• Increase font size
  • Default font size
  • Decrease font size

Richard O’Brien’s The Rocky Horror Show

E-mail Print

When it comes to the film and theatre phenomenon known as “Rocky Horror,” there are those who belong to the cult of knowledgeable fans and those who are clueless virgins. (Those in between are only in limbo on the way to attaining cult member nirvana.) The Old Globe Theatre’s outrageous, exuberant current production welcomes both ends of the Rocky spectrum. Diverging from San Diego theatre’s usual atmosphere of restraint, it caters to the fans who attend in costume, sing along with the songs, dance in the aisles, and heckle the characters. Newbies find themselves morphing into the mix by the end of the fourth number, “The Time Warp,” slapping their knees together and performing pelvic thrusts with the best of them. (Directions are in the program.)


This is not a G-rated experience. Classify it closer to R, with the steamy sex scenes done in defined shadow and the potty-mouth language of both the script and the hecklers. You have been warned. If you cannot enjoy the party, stay home.


But you would miss one great time, thanks to James Vasquez’ valiant direction; JT Horenstein’s flashy musical staging and choreography, complemented by Donyale Werle’s many-splendored scenic design; a zealous onstage rock band, and an extraordinary, body-beautiful cast obviously capable of musical, physical and verbal gymnastics and tantalizingly wrapped in Emily Rebholz’s dazzling costumes.

Richard O’Brien’s book muddles silly sci-fi and adds a gothic twist, or perhaps it is the other way ‘round. Think Mary Shelley meets Boris Karloff. Do not think much, because this is not a deep or logical story. There is a castle in the darkness, inhabited by an alien pseudo-scientist transvestite, Frank n’ Furter, his lusty, scrapping followers, and a naïve newly engaged couple, Brad (a convincing Kelsey Kurz) and Janet (a compelling Jeanna de Waal), stranded on a dark and stormy night. Best to let the music and the movement take you on the preposterous journey.

Like any good trip, this one features some off-road exploits. The first show-stopper belongs to Columbia (a lithe and melodic Nadine Isenegger), whose tap interlude adds another dimension to time warping. Another one belongs, hands down, to Rocky (a sculpted and slyly shy Sydney James Harcourt), the delicious hunk ‘a man whom Frank ‘N’ Furter (Matt McGrath) and his spooky staff created in the castle lab.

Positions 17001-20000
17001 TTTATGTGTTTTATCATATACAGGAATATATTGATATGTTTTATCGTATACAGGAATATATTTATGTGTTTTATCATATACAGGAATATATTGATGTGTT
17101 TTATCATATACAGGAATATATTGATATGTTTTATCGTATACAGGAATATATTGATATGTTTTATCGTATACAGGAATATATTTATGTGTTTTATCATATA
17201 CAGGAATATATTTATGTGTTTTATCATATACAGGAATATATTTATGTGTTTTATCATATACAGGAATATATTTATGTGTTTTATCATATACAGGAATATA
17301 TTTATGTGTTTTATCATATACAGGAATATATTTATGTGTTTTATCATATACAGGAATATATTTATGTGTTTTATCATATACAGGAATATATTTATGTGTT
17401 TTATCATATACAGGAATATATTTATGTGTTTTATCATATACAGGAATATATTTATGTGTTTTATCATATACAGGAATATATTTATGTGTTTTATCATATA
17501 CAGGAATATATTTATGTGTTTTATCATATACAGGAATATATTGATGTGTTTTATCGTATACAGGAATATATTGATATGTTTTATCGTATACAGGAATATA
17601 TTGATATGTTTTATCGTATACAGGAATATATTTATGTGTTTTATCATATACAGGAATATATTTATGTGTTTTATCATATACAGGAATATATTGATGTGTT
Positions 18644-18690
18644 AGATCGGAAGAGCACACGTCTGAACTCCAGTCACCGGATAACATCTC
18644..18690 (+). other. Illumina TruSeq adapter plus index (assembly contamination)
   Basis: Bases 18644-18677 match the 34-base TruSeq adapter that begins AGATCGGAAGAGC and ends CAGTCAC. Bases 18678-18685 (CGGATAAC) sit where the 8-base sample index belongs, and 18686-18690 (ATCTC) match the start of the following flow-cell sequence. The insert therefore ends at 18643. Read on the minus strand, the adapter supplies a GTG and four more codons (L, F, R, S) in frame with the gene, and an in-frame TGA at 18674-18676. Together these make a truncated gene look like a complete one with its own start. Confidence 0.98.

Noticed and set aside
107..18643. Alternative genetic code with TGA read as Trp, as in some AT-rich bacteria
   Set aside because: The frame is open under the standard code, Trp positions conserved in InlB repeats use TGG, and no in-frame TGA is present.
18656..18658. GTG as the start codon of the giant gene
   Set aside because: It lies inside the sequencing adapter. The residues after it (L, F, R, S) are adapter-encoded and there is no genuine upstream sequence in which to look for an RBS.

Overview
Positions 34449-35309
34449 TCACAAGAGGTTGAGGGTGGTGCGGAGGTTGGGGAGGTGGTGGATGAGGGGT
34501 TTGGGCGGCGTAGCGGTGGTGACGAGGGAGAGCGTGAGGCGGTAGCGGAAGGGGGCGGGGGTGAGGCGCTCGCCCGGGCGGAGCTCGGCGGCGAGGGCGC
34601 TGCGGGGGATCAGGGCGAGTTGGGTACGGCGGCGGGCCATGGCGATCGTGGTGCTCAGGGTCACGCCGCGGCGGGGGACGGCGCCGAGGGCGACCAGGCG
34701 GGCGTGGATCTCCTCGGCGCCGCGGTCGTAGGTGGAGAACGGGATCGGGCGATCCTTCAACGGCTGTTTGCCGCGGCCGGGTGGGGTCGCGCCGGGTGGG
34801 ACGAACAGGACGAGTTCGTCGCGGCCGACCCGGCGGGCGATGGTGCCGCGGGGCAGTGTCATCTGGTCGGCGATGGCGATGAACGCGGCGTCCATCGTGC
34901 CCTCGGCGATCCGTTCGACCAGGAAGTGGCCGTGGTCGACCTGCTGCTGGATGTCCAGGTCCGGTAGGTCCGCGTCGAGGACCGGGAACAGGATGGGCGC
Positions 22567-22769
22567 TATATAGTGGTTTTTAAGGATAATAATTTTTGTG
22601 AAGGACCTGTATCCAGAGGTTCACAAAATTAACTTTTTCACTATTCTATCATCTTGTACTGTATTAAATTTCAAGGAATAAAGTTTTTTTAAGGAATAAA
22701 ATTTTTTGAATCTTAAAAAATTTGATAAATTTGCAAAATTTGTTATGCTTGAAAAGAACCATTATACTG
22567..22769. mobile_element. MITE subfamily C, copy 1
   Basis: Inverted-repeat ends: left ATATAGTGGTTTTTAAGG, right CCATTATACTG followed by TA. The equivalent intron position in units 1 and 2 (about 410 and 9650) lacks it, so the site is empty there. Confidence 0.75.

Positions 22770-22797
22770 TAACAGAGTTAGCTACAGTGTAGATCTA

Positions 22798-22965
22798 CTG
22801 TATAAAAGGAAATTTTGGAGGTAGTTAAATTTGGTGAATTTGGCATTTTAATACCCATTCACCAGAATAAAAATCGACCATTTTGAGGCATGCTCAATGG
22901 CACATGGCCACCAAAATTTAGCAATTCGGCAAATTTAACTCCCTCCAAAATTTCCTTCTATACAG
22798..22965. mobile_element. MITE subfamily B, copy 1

David Andrew Macdonald, as Narrator, highlights the road less traveled with punchy ad-libs and easy nods to the cheery-jeerers; Laura Shoop does the formidable Magenta proud; and Jason Wooten adds some extra malevolence to Riff Raff. Andrew Call’s Eddie grants a noble nod to Elvis. Matt McGrath’s Frank ‘N’ Furter is a bit overwhelmed (Tim Curry set the bar quite high), but his character has grand growth potential with this robust staging and courageous cast.

Be sure to cough up the three bucks for the kit sold in the lobby. Cult members will know what to do with the items inside the bag, and even first-timers will not be left out in the dark and stormy night.

Richard O’Brien’s “The Rocky Horror Show” plays through November 6 at San Diego’s Old Globe Theatre in Balboa Park.
Performances: 7 pm Tues-Weds; 8 pm Thurs-Sat; 7 pm Sun.  Matinees on Sat. at 4 pm and on Sun. at 2 pm.  No performance on Nov. 1.  Special performance with costume ball on Oct. 28 at 7:30 pm.
Ticket prices start at $29, with discounts for full-time students, patrons 29 years and younger, seniors and groups of 10 or more.
Reservations: or by phone at (619) 23-GLOBE.



Laguna Playhouse Announces Ellen Richard as its Interim Executive Director

May 3, 2016…Laguna Beach, Calif…Laguna Playhouse Board of Directors announced today that, later this month, Ellen Richard will be joining Laguna Playhouse as its Interim Executive Director. The Playhouse announced late last year that it was undertaking a national search guided by Arts Consulting Group (ACG) for an Executive Director to succeed Karen Wood who had held this position for the past eight years.